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    1. Where??????? Tell me please!!! :)

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  8. Curry powder - ha ha on that. I roll my eyes when foreigners keep telling me about curry powder because what the hell is that? I have a different spice mixture for different dishes. And they call every single Indian dish curry! Including in Malaysia & Sg which have had Indians as a part of their population for generations.

    In Sg, there are many small Indian stores around and of course larger ones in Little India. There are 2 Indian stores near my house now! and one near my office. So, I have many choices. Lot of their produce is fresh and I am glad I have so much choice. Just walk down to pick up stuff whenever I need it. I rarely go to little India because it is so crowded and full of workers on weekends and I do not like the idea of carrying heavy grocery bags all the way back. I really do not see any necessity for that unless there is something really specific I am looking for and I cannot find in the smaller stores. Then, I will drop by to Mustafa (24 hours largest Indian mall) and pick it up coz I often go to that area for eating.

    For my masalas, I pick them from home, if I use home made ones or buy from the stores here.

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    1. I know, exactly, what IS curry powder?!?! This old white lady was asking my hubby and he was like "Er...." and it is hopeless to explain to them, just use turmeric + chilli powder!
      That's great there are 2 near your place! It is such a pain to travel far.

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    2. @Alexandra

      I found curry powder

      http://www.youtube.com/watch?v=PbToRwYbjMw

      The bengalis use a combination of five spices called "Panch Foron"

      http://theepicentre.com/spice/panch-phoron-bengali-five-spice/

      When I first encountered this "curry" fascination in the west, I was left flabbergasted as their is no such thing as curry in India. There are two curries I know of. One is the curry which Punjabis make with curd and besan (chickpea flour) and the other is the curry leaves used by south indians. I think since all our food looks the same to the foreigners, this term was invented. In Indian households only one spice mix is used i.e. garam masala. Other than that all spices are put in a masala box and used as per taste. I heard that western people say that Indian smell because of the use of spices and this smell is offensive to them.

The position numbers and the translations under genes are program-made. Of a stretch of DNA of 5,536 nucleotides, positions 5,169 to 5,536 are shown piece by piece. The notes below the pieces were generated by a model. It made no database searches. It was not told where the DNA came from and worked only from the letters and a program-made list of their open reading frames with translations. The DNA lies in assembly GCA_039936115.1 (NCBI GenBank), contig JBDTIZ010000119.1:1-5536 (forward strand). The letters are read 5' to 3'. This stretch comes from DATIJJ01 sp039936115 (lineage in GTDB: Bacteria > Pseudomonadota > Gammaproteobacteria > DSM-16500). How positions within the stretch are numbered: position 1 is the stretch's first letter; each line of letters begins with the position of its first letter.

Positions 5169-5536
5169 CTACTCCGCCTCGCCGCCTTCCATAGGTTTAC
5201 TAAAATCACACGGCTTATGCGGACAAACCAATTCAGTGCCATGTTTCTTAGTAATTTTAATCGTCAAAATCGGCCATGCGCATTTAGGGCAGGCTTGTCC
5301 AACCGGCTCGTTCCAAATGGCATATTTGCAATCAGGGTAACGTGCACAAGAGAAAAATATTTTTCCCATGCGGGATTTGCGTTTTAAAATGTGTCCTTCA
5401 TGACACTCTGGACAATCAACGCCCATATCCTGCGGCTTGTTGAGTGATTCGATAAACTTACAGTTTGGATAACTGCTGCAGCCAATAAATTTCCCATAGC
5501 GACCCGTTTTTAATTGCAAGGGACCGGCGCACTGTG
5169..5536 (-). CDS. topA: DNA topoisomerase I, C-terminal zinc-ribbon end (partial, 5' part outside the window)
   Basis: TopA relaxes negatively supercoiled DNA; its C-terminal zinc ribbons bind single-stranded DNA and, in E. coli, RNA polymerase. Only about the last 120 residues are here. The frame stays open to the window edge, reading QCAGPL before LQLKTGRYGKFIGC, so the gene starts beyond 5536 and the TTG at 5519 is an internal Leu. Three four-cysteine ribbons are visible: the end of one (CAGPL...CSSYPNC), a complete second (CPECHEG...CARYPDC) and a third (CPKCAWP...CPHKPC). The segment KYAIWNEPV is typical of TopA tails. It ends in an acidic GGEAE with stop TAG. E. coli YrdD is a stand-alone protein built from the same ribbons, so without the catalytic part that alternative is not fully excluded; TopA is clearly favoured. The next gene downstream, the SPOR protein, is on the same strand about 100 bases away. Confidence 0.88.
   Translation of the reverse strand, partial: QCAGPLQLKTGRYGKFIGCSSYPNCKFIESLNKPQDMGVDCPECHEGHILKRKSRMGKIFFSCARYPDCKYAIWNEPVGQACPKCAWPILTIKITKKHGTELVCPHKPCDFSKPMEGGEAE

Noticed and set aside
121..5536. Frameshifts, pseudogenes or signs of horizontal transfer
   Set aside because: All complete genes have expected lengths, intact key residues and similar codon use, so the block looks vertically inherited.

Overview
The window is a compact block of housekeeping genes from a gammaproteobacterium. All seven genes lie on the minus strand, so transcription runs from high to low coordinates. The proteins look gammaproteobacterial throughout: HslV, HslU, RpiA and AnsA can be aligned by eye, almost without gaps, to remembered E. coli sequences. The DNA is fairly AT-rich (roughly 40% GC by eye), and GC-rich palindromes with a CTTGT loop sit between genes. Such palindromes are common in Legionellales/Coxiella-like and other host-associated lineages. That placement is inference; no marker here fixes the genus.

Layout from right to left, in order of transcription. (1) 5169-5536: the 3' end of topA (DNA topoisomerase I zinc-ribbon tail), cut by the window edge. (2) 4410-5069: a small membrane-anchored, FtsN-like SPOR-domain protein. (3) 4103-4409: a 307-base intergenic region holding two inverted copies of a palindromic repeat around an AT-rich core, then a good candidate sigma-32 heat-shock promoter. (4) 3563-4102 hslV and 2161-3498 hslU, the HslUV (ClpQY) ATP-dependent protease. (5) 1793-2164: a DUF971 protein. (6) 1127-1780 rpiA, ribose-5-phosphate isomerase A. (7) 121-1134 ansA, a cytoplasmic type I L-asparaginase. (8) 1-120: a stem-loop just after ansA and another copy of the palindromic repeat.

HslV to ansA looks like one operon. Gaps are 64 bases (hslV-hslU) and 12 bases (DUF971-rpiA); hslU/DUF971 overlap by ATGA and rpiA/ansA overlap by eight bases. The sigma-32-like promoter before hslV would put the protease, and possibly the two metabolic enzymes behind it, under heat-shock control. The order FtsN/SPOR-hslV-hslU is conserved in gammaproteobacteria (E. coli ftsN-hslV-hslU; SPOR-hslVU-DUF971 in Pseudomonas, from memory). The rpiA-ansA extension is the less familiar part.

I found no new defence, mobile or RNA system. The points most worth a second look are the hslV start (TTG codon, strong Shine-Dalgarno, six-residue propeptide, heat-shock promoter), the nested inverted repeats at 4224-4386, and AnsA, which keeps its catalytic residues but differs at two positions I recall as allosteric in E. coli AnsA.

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    3. @anonymous - I think it is the onions....if hubby is making onion chutney in the house, I am walking around like a blind woman, feeling the walls! It is like being punched in both eye balls...hahaha!
      We use curry leaves a lot in South Indian cooking, especially for Sambhar.

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    4. @Alexander

      Yes, onions and garlic have a pungent smell. There are several communities India like Jains which are pure vegetarians and find the smell of garlic and onion offensive. They tend to associate them with non veg food and do not use it because non veg food is incomplete without the use of garlic and onion. Vegetarians in India proudly proclaim " You know we are pure vegetarian and do not use even garlic and onion". So it not just the foreigners but even some Indians have problems with onion and garlic.

      The moral superiority of Indian vegetarians border on arrogance. They feel they are god's gift to the world just because they do not eat meat. In north india people eat chicken and mutton but turn up their noses on seeing fish because fish smell and those who eat them are below their diginity. One set of vegetarian food is better than the other. There is such hyprocracy regarding veg/non veg. People do not eat non veg at home but jump on non veg food at parties and marriages.

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  9. It is amazing how different each Indian grocer can be. We used to only have one here and it was about an hour away. They had a decent selection but were just kind of far to drive too often. We got a new one that is close but the people who work there are not really friendly and the selection is not that good. I have found though that many of our local organic stores and grocers carry a healthy selection of the foods hubby likes so we do pretty good at finding things.

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    1. OMG 1 hour away is too far!!!!!!!! I have noticed too that one big grocery store near our house is carrying "desi ghee"! LOL. Probably because the owner is Indian.
      My hubby went and spoke to the owner of that store the other day and asked him to order him a box of Maggi. Indian connections...what would we do without them?!?! LOL